A demonstration could help determine whether adopting a streamlined EBT system would realize the anticipated benefits, before making such significant changes in the administration of expanded housing voucher benefits program-wide, and identify any negative impacts on housing safety or stability. A demonstration also could explore if there are ways to minimize the loss of tenant protections resulting from the administrative redesign. And it could function as a pilot to work out various technical issues that would need addressing before launching such a program on a large scale.
Research Demonstration Design
We recommend that a research demonstration be conducted in at least eight sites, selected to represent the likely major drivers of potentially varying impacts in areas with different housing market conditions, as discussed below. In each site, 2,000 households, drawn from public housing agency HCV waiting lists, would be enrolled: 1,000 for the “treatment” group, which would receive streamlined EBT benefits, and 1,000 in the control group, which would receive regular HCV assistance. The demonstration would last for five years: one year for design and piloting of the interventions, three years for random assignment and implementation, and a fifth year for preparation and publication of the final evaluation report. We estimate the demonstration would cost $598 million: $578 million for three years of housing benefits and related administrative costs and $20 million for design, piloting, and implementation of the new treatment at eight sites plus the evaluation.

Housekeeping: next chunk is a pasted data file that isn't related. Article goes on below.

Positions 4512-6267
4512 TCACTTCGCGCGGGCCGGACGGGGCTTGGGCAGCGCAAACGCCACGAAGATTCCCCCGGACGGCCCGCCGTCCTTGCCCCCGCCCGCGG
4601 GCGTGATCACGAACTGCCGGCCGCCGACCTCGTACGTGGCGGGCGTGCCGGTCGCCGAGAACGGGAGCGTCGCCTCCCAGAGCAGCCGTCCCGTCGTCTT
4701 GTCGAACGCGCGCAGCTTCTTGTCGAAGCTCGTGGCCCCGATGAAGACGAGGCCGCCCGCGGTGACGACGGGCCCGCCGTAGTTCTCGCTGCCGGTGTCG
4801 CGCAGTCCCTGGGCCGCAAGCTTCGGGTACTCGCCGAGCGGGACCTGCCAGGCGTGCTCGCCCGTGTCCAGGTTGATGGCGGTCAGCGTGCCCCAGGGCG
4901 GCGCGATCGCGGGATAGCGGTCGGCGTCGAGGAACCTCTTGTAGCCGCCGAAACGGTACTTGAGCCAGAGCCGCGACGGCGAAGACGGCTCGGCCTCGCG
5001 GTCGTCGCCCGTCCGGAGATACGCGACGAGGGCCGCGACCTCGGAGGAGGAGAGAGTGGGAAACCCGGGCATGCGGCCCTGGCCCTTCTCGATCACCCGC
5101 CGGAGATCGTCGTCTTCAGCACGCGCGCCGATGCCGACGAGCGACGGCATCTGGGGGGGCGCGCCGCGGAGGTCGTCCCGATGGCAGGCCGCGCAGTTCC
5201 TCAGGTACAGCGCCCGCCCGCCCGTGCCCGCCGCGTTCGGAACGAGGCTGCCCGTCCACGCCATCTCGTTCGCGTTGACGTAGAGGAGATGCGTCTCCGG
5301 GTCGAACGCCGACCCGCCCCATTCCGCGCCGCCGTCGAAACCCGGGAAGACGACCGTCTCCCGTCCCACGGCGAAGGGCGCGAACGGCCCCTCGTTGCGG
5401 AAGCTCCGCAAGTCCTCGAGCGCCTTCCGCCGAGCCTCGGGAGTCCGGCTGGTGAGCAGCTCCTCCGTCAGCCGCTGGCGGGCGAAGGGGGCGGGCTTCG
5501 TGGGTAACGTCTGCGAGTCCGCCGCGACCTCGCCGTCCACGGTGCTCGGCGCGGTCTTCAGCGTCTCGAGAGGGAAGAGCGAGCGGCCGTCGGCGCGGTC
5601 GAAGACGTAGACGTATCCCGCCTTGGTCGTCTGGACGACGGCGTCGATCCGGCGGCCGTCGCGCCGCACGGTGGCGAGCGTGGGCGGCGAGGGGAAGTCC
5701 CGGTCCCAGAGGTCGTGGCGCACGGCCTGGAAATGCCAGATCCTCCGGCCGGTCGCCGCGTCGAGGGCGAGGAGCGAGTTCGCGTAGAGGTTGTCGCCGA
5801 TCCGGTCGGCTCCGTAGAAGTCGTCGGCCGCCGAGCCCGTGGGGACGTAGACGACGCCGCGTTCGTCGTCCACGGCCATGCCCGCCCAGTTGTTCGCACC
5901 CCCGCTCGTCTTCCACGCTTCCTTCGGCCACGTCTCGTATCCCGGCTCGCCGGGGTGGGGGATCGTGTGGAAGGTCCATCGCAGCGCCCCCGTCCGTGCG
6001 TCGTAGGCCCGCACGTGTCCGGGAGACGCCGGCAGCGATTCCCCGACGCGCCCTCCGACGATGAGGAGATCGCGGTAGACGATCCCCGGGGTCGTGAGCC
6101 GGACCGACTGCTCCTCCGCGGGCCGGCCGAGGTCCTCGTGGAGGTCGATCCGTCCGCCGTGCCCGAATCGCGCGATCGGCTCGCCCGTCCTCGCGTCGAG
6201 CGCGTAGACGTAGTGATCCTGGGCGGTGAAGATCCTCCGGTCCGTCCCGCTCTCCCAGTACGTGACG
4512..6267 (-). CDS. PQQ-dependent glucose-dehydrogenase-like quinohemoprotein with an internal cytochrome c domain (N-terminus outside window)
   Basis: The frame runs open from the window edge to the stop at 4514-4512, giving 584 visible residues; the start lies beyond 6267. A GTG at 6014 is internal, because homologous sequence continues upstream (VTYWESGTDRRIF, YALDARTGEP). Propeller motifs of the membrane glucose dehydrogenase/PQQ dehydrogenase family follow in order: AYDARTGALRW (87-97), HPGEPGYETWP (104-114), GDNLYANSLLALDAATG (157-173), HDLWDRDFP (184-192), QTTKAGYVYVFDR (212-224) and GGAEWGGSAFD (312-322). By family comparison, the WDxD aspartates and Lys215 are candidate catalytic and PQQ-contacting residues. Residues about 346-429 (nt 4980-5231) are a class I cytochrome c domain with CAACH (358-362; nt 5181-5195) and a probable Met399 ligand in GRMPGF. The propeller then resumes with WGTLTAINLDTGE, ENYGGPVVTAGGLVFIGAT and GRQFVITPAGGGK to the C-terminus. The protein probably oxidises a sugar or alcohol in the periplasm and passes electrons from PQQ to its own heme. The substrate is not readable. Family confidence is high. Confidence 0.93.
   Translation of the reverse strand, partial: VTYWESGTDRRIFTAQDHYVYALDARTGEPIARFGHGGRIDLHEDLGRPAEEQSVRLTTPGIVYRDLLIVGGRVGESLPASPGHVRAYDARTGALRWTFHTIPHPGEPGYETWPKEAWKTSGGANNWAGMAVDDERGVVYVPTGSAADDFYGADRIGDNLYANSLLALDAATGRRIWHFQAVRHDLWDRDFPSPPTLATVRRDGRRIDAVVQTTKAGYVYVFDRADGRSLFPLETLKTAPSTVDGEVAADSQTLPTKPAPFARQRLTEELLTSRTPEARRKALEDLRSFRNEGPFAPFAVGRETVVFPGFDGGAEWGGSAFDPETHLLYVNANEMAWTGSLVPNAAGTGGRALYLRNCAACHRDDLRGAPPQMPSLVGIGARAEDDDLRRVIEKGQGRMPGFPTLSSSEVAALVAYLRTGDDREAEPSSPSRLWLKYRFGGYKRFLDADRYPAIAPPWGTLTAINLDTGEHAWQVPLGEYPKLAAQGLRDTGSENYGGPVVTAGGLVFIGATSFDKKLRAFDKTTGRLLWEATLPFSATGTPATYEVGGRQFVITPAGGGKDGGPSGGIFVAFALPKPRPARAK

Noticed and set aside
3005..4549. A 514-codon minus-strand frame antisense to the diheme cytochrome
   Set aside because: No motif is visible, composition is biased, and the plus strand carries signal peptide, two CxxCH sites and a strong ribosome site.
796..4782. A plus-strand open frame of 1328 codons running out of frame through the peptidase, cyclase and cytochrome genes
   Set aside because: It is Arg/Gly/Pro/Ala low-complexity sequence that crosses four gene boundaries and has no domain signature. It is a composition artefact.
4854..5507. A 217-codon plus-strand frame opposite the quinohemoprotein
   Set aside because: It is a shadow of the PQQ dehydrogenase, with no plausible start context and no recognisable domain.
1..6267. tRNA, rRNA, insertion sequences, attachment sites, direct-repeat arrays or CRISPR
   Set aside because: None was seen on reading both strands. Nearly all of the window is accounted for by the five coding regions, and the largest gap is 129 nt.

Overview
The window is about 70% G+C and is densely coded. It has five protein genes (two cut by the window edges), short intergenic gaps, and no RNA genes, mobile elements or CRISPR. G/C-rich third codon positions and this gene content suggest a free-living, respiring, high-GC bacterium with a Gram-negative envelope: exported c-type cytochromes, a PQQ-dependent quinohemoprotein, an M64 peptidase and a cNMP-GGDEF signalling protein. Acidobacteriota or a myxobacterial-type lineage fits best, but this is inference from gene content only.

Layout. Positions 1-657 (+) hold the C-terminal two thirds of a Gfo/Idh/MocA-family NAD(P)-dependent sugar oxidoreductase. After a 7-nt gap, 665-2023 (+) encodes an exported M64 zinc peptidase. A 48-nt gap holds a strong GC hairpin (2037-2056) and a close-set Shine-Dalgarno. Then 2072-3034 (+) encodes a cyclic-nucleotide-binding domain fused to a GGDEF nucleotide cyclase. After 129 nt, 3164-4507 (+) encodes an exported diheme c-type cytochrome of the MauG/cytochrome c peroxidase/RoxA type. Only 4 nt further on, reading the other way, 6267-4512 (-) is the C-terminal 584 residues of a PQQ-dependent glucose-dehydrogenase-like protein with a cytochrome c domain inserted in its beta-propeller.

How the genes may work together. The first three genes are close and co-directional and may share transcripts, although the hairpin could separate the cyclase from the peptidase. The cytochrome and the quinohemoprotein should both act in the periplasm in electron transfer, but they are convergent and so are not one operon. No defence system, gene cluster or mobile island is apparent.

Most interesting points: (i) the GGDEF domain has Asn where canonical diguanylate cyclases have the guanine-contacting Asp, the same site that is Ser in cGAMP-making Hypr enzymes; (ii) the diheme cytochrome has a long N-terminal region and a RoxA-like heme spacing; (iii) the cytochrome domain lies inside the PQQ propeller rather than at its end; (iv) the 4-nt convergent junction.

Vacancy Rates, Housing Stock Condition and Safety Standards, and Prevalence of Racial and Ethnic Segregation Likely Affect Intervention’s Impact
Decades of experience with housing vouchers have shown that families have more difficulty using vouchers to rent units in low-vacancy (“tight”) housing markets; research also shows that Black and Latino families are less likely than white families to be able to use vouchers to rent homes in areas where they constitute a small racial or ethnic minority. As explained above, there are many reasons to anticipate that state-level administration of simplified housing benefits would encourage more landlords to rent to recipients of federal housing assistance and would reduce the barriers families often face to moving to new communities with greater opportunities. But to test whether these changes in administration and program design can reduce or eliminate those challenges, the demonstration should select sites that vary on vacancy rates, housing conditions and standards, and prevalence of segregation.